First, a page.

Tic disorders -- Popular works : Tics and Tourette syndrome : a handbook for parents and professionals / Uttom Chowdhury ; foreword by Isobel Heyman  2004 1
 

Tic Disorders, Post-Traumatic -- See Tic Disorders


Disorders characterized by recurrent TICS that may interfere with speech and other activities. Tics are sudden, rapid, nonrhythmic, stereotyped motor movements or vocalizations which may be exacerbated by stress and are generally attenuated during absorbing activities. Tic disorders are distinguished from conditions which feature other types of abnormal movements that may accompany another another condition. (From DSM-IV, 1994)
  1
Tic disorders -- Psychosomatic aspects : Managing tic and habit disorders : a cognitive psychophysiological approach with acceptance strategies / Kieron P. O'Connor, University of Montreal, Montreal, CA, Marc E. Lavoie, University of Montreal, QC, CA, Benjamin Schoendorff, QC, CA  2017 1
Tic Disorders -- therapy   4
 

Tic Disorders, Transient -- See Tic Disorders


Disorders characterized by recurrent TICS that may interfere with speech and other activities. Tics are sudden, rapid, nonrhythmic, stereotyped motor movements or vocalizations which may be exacerbated by stress and are generally attenuated during absorbing activities. Tic disorders are distinguished from conditions which feature other types of abnormal movements that may accompany another another condition. (From DSM-IV, 1994)
  1
Tic disorders -- Treatment.   3
 

Tic Disorders, Vocal -- See Tic Disorders


Disorders characterized by recurrent TICS that may interfere with speech and other activities. Tics are sudden, rapid, nonrhythmic, stereotyped motor movements or vocalizations which may be exacerbated by stress and are generally attenuated during absorbing activities. Tic disorders are distinguished from conditions which feature other types of abnormal movements that may accompany another another condition. (From DSM-IV, 1994)
  1
 

Tic Douloureux -- See Trigeminal Neuralgia


A syndrome characterized by recurrent episodes of excruciating pain lasting several seconds or longer in the sensory distribution of the TRIGEMINAL NERVE. Pain may be initiated by stimulation of trigger points on the face, lips, or gums or by movement of facial muscles or chewing. Associated conditions include MULTIPLE SCLEROSIS, vascular anomalies, ANEURYSMS, and neoplasms. (Adams et al., Principles of Neurology, 6th ed, p187)
  1
 

Tic, Gestural -- See Tics


Habitual, repeated, rapid contraction of certain muscles, resulting in stereotyped individualized actions that can be voluntarily suppressed for only brief periods. They often involve the face, vocal cords, neck, and less often the extremities. Examples include repetitive throat clearing, vocalizations, sniffing, pursing the lips, and excessive blinking. Tics tend to be aggravated by emotional stress. When frequent they may interfere with speech and INTERPERSONAL RELATIONS. Conditions which feature frequent and prominent tics as a primary manifestation of disease are referred to as TIC DISORDERS. (From Adams et al., Principles of Neurology, 6th ed, pp109-10)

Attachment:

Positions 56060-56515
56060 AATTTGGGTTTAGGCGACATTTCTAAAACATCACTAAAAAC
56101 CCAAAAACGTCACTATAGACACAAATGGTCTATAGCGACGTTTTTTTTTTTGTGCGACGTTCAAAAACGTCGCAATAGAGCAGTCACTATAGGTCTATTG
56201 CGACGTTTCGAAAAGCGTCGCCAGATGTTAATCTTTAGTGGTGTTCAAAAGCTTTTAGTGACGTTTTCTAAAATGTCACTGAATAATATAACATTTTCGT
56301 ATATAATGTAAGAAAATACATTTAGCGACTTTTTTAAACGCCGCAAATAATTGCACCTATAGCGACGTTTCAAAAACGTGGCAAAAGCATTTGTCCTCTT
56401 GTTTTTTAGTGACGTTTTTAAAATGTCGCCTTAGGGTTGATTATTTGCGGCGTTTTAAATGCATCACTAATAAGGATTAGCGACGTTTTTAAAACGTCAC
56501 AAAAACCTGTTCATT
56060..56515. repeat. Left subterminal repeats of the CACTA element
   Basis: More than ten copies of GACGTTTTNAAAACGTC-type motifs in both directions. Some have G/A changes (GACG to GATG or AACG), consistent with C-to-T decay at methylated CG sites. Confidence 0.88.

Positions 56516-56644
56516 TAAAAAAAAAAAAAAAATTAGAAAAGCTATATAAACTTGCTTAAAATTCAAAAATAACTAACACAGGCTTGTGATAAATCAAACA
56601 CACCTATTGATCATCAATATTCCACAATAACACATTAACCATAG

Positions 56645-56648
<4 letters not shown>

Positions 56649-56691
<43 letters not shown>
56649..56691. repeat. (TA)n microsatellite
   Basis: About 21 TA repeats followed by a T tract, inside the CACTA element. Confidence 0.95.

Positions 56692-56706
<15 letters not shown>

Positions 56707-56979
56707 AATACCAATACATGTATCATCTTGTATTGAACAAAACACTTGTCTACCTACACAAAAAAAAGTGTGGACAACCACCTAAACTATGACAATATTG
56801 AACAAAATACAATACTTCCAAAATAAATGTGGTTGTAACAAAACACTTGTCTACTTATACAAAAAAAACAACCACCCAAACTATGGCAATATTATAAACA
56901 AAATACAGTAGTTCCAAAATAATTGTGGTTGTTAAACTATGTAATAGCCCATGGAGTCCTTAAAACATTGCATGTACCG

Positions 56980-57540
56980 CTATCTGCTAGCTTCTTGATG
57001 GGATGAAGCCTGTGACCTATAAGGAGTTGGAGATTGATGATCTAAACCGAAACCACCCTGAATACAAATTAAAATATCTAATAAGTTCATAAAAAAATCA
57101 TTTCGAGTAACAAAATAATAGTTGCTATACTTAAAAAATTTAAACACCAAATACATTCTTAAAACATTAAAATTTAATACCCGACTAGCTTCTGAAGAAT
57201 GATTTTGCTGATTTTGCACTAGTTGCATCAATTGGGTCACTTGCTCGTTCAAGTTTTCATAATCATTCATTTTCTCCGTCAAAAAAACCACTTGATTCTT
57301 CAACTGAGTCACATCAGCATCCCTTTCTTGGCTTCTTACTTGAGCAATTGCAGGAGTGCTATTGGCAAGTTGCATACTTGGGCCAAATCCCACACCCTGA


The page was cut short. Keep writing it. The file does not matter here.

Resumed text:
1
 

Tic, Motor -- See Tics


Habitual, repeated, rapid contraction of certain muscles, resulting in stereotyped individualized actions that can be voluntarily suppressed for only brief periods. They often involve the face, vocal cords, neck, and less often the extremities. Examples include repetitive throat clearing, vocalizations, sniffing, pursing the lips, and excessive blinking. Tics tend to be aggravated by emotional stress. When frequent they may interfere with speech and INTERPERSONAL RELATIONS. Conditions which feature frequent and prominent tics as a primary manifestation of disease are referred to as TIC DISORDERS. (From Adams et al., Principles of Neurology, 6th ed, pp109-10)
  1
 

Tic syndrome -- See Tourette syndrome


  1
Tic-tac-toe.   2
Tic-tac-toe -- Teaching aids : Noughts and crosses [game]    1
 

Tic, Transient -- See Tics


Habitual, repeated, rapid contraction of certain muscles, resulting in stereotyped individualized actions that can be voluntarily suppressed for only brief periods. They often involve the face, vocal cords, neck, and less often the extremities. Examples include repetitive throat clearing, vocalizations, sniffing, pursing the lips, and excessive blinking. Tics tend to be aggravated by emotional stress. When frequent they may interfere with speech and INTERPERSONAL RELATIONS. Conditions which feature frequent and prominent tics as a primary manifestation of disease are referred to as TIC DISORDERS. (From Adams et al., Principles of Neurology, 6th ed, pp109-10)
  1
 

Tic, Vocal -- See Tics


Habitual, repeated, rapid contraction of certain muscles, resulting in stereotyped individualized actions that can be voluntarily suppressed for only brief periods. They often involve the face, vocal cords, neck, and less often the extremities. Examples include repetitive throat clearing, vocalizations, sniffing, pursing the lips, and excessive blinking. Tics tend to be aggravated by emotional stress. When frequent they may interfere with speech and INTERPERSONAL RELATIONS. Conditions which feature frequent and prominent tics as a primary manifestation of disease are referred to as TIC DISORDERS. (From Adams et al., Principles of Neurology, 6th ed, pp109-10)
  1
 

Tical Site (Guatemala) -- See Tikal Site (Guatemala)


  1
Tice, Merton B : Merton B. Tice  1954 1
Tice, Richard. : Head to Head : Richard Tice  2019 1
 

Tichauer, Helen, 1918- -- See Tichauer, Helen, 1918-2018


  1
Tichauer, Helen, 1918-2018.   2
 

Tichauer, Helena, 1918-2018 -- See Tichauer, Helen, 1918-2018


  1
 

Tichauer, Zippi, 1918-2018 -- See Tichauer, Helen, 1918-2018


  1